The brand new ‘Architectural Guidebook to Central Florida’ reveals probably the most spectacular buildings within the area Bücher | Orlando


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  • Photo by Lindsey Thompson

  • One of Frank Lloyd Wright’s buildings at Florida Southern College

If you’ve never thought of Orlando as a place to be for great building discovery, there is a new book out there that might make you reconsider. The Architectural Guidebook to Central Florida collects more than 280 examples of breathtaking structures in the region with photos and essays by design professionals.

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The guide includes historic downtown buildings from the early 20th century such as Ferg’s Depot and the Bumby Building that were unwrapped from the old meme Church Street Station, a mental shift that was long overdue. There are also as many modern mid-century homes as there are left – lovely residences are leveled daily to make way for McMansion’s, but many are still making the cut. Santiago Calatrava’s futuristic Florida Polytechnic University and Florida Southern College, the world’s largest collection of Frank Lloyd Wright architecture in a single location, are included in the book along with postmodern works by Phillip Johnson and Michael Graves for Disney and Celebration. And you’ll also find Isabel Roberts, one of Wright’s most trusted associates before moving to Florida to set up her own business. She and her partner Ida Ryan, America’s first female architect, worked in an office near downtown Orlando and designed, among other things, the Unity Chapel on Lake Eola.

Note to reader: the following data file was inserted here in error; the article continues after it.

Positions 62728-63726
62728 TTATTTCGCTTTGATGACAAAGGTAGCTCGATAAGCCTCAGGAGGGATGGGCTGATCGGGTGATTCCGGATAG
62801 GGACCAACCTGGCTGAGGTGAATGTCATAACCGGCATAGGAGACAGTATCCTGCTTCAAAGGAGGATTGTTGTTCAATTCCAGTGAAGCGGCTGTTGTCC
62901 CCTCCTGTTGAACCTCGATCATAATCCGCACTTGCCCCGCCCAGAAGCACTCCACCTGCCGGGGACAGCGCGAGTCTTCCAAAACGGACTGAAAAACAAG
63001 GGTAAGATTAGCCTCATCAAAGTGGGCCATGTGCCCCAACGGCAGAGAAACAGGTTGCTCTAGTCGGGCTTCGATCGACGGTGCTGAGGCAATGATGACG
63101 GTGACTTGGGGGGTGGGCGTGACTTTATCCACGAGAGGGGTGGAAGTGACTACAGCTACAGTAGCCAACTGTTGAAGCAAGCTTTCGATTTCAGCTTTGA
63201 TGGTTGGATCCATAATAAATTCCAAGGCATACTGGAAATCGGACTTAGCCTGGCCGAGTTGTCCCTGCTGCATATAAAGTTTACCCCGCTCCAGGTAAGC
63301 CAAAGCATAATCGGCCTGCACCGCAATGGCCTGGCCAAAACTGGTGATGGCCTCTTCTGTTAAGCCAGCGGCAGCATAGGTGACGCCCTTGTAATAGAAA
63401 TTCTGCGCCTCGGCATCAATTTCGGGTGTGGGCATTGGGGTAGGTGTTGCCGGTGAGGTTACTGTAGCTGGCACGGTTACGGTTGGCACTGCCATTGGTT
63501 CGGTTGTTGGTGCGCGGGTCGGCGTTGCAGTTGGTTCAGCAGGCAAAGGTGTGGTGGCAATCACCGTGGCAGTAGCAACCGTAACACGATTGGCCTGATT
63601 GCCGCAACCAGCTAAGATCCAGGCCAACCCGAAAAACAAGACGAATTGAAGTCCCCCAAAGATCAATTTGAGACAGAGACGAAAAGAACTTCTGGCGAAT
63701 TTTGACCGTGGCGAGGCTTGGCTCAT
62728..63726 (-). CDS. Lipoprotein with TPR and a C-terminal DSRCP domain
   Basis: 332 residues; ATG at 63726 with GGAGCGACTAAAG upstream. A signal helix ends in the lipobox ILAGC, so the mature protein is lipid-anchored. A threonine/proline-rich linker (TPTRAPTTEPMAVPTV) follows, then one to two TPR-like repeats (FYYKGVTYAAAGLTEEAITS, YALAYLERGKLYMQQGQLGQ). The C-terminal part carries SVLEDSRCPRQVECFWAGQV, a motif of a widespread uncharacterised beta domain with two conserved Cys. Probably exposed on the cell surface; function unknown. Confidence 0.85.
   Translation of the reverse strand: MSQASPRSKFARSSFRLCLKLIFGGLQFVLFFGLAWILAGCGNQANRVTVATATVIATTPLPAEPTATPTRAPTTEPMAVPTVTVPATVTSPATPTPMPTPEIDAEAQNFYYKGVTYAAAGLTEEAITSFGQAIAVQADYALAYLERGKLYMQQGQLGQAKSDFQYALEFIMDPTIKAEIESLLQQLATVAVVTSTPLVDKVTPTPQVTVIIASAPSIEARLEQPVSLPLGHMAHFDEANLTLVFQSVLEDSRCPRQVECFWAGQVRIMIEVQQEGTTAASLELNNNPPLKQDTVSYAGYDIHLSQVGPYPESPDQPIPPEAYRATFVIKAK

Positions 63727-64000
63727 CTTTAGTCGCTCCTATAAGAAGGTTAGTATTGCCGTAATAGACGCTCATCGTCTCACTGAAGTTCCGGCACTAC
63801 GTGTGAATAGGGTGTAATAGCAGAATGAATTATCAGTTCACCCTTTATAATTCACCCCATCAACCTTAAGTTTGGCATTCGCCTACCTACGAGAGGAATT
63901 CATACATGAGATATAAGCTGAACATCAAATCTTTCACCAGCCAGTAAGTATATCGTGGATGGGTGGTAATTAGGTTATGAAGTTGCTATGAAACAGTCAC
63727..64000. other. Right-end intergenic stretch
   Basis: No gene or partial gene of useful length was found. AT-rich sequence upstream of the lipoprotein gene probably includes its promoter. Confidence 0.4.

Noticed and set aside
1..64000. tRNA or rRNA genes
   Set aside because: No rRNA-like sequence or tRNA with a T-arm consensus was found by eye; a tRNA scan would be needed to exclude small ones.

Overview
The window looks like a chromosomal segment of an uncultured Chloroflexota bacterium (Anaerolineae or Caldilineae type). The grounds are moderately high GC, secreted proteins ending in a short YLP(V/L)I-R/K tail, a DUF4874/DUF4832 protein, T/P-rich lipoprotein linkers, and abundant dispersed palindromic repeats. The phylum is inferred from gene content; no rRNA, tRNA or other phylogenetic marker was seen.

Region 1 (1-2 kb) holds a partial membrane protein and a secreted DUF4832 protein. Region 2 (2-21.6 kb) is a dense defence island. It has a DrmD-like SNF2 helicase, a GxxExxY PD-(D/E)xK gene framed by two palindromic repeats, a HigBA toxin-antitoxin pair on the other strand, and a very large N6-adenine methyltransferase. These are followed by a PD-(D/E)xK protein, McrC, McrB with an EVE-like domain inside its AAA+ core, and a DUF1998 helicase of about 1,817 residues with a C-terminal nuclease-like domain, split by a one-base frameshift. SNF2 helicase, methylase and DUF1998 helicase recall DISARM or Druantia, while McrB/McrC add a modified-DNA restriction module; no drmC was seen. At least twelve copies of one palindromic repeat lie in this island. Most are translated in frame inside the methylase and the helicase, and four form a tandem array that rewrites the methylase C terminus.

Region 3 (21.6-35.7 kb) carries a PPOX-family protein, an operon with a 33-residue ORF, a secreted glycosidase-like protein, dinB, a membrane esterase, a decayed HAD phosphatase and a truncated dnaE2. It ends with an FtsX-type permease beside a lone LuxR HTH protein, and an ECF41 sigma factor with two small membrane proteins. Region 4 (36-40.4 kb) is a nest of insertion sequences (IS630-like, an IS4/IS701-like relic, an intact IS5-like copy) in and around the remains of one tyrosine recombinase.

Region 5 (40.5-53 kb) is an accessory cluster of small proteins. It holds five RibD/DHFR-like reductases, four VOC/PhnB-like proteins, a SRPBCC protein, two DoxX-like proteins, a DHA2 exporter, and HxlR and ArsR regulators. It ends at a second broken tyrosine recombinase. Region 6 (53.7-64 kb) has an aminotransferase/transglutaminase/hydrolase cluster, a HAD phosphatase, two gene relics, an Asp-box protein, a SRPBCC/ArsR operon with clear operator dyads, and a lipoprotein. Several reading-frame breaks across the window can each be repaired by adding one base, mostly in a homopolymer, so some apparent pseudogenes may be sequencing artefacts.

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Santiago Calatravas Florida Polytechnic University - PHOTO BY LINDSEY THOMPSON

  • Photo by Lindsey Thompson

  • Santiago Calatravas Florida Polytechnic University

Orlando Weekly art writer Richard Reep, also a local architect, contributed to the book. “It manages to squeeze together a few good stories about the buildings and architects that make up our landscape,” he says. “Who knew the supposedly heartless Leona Helmsley donated money to build the American Heart Association building on Marks Street after her only son died of a heart attack while working at the downtown Harley Hotel? And hired Arquitectonica, a young (then) young company from Miami, to do the design? ”

The 316-page book includes addresses and maps to facilitate self-guided tours. It was published by the Orlando Chapter of the American Institute of Architects. Senior Editor Greg Stock, who worked on the project for over a year, says, “It took so long that we had to edit the book a couple of times. Buildings kept being demolished, making it shorter and shorter. “The result, however, is a fascinating snapshot of the design character of our region and brings to life the sense of place that defines our unique part of a unique state.


Janet Smith